Richard Carmona, MD, 17th Surgeon General of the United States (2002-2006) and President of Canyon Ranch Institute, has spent 11 years preaching the gospel that health literacy involves cultural competency, and both are integral, not ancillary, to public health. To underscore the point, he joked that the degree he really needed, in addition to being an MD and RN and having a Masters of Public Health, was in anthropology. But he is still pondering the question of how to operationalize that gospel. The question, he says, is not about the science. It is about how to deliver health information in a way that creates sustainable behavior change.
During his presentation, Dr. Carmona recounted several experiences that taught him about execution and operationalizing. He described being at a fast food restaurant with his family. When he realized that many people recognized he was the Surgeon General of the United States, and that he was holding a French fry, he immediately dropped it. There, he said, was a great opportunity for teaching and learning when he dropped that fry.
As the Surgeon General, he wondered, for whom do we write the Surgeon General reports? Are they for the people? He realized that his grandmother who never spoke English would not be able to use the information in reports like a 900-pager on smoking cessation. How, he wondered, does that information get to people so they can take action? As a result, his team created “The People’s Piece” to ensure that the best science available was offered in a way that was understandable and culturally appropriate.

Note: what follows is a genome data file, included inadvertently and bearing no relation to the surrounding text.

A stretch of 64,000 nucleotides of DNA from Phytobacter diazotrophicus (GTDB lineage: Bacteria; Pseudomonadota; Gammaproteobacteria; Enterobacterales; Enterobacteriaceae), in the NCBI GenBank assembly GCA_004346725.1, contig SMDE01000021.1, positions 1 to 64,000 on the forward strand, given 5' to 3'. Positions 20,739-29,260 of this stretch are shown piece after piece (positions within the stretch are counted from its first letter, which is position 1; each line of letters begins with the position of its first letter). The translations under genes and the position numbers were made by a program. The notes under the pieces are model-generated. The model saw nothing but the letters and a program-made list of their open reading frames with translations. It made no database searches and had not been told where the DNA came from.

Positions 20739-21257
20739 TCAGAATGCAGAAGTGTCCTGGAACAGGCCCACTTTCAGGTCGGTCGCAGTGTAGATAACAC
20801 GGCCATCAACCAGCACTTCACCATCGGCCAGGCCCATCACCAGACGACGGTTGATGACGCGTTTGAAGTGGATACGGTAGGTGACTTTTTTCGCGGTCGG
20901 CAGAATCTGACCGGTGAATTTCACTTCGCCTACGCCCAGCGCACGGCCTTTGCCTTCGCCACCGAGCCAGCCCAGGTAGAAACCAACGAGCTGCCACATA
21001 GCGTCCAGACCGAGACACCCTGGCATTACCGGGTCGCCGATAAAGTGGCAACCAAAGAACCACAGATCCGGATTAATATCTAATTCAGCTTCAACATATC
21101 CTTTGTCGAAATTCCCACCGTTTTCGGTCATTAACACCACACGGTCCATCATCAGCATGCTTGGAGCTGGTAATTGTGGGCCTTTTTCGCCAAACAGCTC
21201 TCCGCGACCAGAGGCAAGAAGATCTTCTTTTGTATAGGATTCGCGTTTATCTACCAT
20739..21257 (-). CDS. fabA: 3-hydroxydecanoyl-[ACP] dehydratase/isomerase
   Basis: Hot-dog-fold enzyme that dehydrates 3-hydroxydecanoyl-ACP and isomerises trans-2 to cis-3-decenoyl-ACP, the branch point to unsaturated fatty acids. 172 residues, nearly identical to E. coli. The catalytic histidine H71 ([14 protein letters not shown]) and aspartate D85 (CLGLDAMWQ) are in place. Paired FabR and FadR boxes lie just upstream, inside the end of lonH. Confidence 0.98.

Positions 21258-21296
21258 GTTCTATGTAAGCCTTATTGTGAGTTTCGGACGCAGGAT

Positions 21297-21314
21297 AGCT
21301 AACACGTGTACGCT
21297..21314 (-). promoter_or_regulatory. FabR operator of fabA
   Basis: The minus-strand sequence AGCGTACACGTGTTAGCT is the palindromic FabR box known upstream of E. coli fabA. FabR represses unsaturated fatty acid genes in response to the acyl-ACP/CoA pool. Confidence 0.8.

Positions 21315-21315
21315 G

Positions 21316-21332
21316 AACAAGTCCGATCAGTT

Dr. Carmona told the audience that we need to create resonant messages that change lives, to take what we know and get it out to all providers. So much of what we are trying to tell people is simple: wear a seatbelt, don’t smoke, walk a little. If we don’t have the ability to get the information to the people who need it, he says, we’re all going to pay. If we don’t engage the public, we will perish. But with the knowledge we have, we can do this.
Jennifer Cabe, Executive Director of Canyon Ranch Institute, provided perspective on how health literacy plays out in light of the Affordable Care Act. It is, she says, a crack in the wall between people who need access to the system, and the system. Though there are only five explicit mentions of health literacy in the ACA, it is infused throughout. However, there remains lots of work to do. Navigators are key to widening the crack in the wall. Accountable care organizations (ACOs), groups of hospital systems and physician groups working together to improve patient experience, care coordination, patient safety, and preventive health, will become the predominant form of healthcare.